Friday, February 28, 2014


Kabul, Afghanistan

The beginning of a gorgeous sunset.  

Once a month, on Fridays (hence the title Friday's Favorite Fiveduh), we will give you a list of favorites, or not so favorite things, related to cruising.  

Today you are about to experience the first.  :-)

While we have only cruised for 6 months (in the Bahamas in 2006), it didn’t take very long for us to realize there were a lot of things we loved about living in the tropics…. on a sailboat.  We did discovered that there is also a lot of work involved, that it’s not all fun and games, BUT, the good definitely outweighs the bad.  At some point later on, we may discuss our list of least favorite things about cruising, but for now, here is our most favorite thing list:

1) The Simple Life:
We don’t have TV, so we read and we have real conversations; we have no timelines, no deadlines, and no rat race.

We like not having so much stuff.  No matter how hard you try, if you live in a house on land that has X amount of storage, you will fill it up.  While living on land, most of the things we own we don’t really NEED.  We have learned that our happiness and contentment doesn’t depend on the “stuff” we own.  There is actually a lot of relief and freedom in downsizing.  When you live on a boat, you just don’t have room for un-necessary things.  You learn very quickly the things that are essential to a comfortable life afloat, you keep those (or purchase those), and you get rid of the rest.      

There is much less stress, particularly the chronic stress that can occur in our everyday land-based lives.  Now, admittedly, there ARE times of acute stress…strong thunderstorms, entering inlets at the less than ideal times, docking with strong currents or adverse winds, etc., but these don't occur that often, and when they do occur, they are over quickly and you get back to enjoying yourself and your surroundings.  There are no chronic stresses that reappear day after day after day.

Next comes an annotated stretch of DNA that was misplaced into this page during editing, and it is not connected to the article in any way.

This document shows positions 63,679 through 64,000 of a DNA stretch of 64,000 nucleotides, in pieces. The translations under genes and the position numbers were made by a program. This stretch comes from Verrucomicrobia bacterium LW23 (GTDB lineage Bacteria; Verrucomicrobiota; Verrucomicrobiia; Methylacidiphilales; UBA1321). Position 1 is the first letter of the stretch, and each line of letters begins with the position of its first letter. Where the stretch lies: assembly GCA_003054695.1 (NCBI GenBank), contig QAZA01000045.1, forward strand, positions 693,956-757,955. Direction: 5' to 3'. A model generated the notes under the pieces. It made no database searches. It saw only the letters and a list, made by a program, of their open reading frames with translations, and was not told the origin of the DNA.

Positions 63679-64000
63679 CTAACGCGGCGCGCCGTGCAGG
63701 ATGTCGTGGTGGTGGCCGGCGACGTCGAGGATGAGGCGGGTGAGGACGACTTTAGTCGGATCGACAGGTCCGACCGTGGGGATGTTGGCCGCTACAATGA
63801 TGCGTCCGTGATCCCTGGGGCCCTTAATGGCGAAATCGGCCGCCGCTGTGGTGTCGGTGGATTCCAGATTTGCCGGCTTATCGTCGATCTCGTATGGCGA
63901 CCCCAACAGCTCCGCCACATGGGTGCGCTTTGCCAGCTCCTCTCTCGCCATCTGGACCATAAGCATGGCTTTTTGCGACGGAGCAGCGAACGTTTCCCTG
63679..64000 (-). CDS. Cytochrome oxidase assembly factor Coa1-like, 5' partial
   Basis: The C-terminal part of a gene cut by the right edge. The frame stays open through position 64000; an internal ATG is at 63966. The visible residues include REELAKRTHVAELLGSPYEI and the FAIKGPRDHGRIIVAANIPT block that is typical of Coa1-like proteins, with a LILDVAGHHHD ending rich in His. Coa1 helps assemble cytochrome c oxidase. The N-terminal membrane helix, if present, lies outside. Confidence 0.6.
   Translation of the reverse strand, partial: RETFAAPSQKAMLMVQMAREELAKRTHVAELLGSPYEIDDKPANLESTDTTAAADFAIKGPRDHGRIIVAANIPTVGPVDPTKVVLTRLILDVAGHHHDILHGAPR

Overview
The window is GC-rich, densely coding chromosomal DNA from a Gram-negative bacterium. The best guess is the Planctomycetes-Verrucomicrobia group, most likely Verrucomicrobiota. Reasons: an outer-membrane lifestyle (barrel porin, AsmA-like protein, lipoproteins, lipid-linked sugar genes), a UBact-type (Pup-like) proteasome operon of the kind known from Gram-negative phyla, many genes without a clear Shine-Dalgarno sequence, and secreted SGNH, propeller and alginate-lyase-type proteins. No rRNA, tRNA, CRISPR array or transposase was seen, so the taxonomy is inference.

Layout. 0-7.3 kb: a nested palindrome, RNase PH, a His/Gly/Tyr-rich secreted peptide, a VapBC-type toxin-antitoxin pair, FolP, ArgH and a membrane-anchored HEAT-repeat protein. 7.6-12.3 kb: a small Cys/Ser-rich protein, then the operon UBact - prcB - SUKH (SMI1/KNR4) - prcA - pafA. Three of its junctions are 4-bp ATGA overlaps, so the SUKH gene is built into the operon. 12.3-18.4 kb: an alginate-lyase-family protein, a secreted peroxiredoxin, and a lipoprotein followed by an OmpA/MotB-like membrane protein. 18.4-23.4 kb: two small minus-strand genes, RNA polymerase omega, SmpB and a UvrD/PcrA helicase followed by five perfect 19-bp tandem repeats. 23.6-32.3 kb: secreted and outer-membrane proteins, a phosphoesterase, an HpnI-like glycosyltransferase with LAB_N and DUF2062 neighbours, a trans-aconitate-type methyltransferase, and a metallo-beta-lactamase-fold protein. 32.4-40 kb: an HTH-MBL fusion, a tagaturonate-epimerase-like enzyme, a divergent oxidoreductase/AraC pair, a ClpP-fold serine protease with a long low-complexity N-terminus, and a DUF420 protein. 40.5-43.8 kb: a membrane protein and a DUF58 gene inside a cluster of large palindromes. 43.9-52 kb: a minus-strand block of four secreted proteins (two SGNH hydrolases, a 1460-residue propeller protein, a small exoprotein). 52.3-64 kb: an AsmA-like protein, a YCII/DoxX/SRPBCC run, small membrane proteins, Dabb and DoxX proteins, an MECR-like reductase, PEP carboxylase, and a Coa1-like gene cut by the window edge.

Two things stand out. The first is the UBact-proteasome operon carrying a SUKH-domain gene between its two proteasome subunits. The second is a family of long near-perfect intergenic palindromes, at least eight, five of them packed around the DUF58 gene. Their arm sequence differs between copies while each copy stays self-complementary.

There is little need to wear a watch; no schedules, no appointments, no rush.  We go to bed soon after the sun sets, and we get up not long after the sun rises.  Your body does get into a real, natural rhythm that normally revolves around the sun.  After you adjust to the schedule, you are more rested when you wake up in the mornings, have more energy throughout the day, and generally just feel better.  In the cruising life, the old adage that “early to bed, early to rise makes a man healthy, wealthy, and wise” is partially true…..IF we could only get that wealthy part to work out, we would be golden. 

We even enjoy your daily routine, including the chores (most of the time).  We plan and cook meals together, often based on what we caught or speared that day.


Norman's Cay, Exumas, Bahamas-2006

2) The Daily Activities:

We love the warm weather, the water, the beaches, and all the activities associated with them.   We enjoy snorkeling, scuba diving, exploring uninhabited islands, shelling, walking beaches, seeing and experiencing the local culture.  While we do enjoy the solitude of remote anchorages, we also enjoy socializing occasionally.  There are opportunities for both.